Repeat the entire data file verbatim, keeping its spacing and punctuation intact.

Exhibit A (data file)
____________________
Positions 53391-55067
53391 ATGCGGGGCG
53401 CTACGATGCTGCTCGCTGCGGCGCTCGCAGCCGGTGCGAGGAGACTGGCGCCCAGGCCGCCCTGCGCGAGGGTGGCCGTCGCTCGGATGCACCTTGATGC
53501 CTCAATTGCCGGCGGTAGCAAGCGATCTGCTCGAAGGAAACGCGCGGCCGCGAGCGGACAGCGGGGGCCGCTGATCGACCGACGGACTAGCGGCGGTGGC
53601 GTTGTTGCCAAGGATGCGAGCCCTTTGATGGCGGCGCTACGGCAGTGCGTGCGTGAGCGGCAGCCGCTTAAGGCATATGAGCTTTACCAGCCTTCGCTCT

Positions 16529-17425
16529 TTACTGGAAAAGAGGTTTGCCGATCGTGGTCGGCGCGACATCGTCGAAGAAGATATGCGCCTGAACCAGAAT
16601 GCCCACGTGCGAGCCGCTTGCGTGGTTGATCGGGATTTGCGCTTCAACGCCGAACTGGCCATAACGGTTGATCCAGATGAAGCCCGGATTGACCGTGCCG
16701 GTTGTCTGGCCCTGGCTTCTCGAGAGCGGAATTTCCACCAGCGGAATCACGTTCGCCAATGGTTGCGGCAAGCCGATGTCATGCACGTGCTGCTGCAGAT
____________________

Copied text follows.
Positions 53391-55067
53391 ATGCGGGGCG
53401 CTACGATGCTGCTCGCTGCGGCGCTCGCAGCCGGTGCGAGGAGACTGGCGCCCAGGCCGCCCTGCGCGAGGGTGGCCGTCGCTCGGATGCACCTTGATGC
53501 CTCAATTGCCGGCGGTAGCAAGCGATCTGCTCGAAGGAAACGCGCGGCCGCGAGCGGACAGCGGGGGCCGCTGATCGACCGACGGACTAGCGGCGGTGGC
53601 GTTGTTGCCAAGGATGCGAGCCCTTTGATGGCGGCGCTACGGCAGTGCGTGCGTGAGCGGCAGCCGCTTAAGGCATATGAGCTTTACCAGCCTTCGCTCT

Positions 16529-17425
16529 TTACTGGAAAAGAGGTTTGCCGATCGTGGTCGGCGCGACATCGTCGAAGAAGATATGCGCCTGAACCAGAAT
16601 GCCCACGTGCGAGCCGCTTGCGTGGTTGATCGGGATTTGCGCTTCAACGCCGAACTGGCCATAACGGTTGATCCAGATGAAGCCCGGATTGACCGTGCCG
16701 GTTGTCTGGCCCTGGCTTCTCGAGAGCGGAATTTCCACCAGCGGAATCACGTTCGCCAATGGTTGCGGCAAGCCGATGTCATGCACGTGCTGCTGCAGAT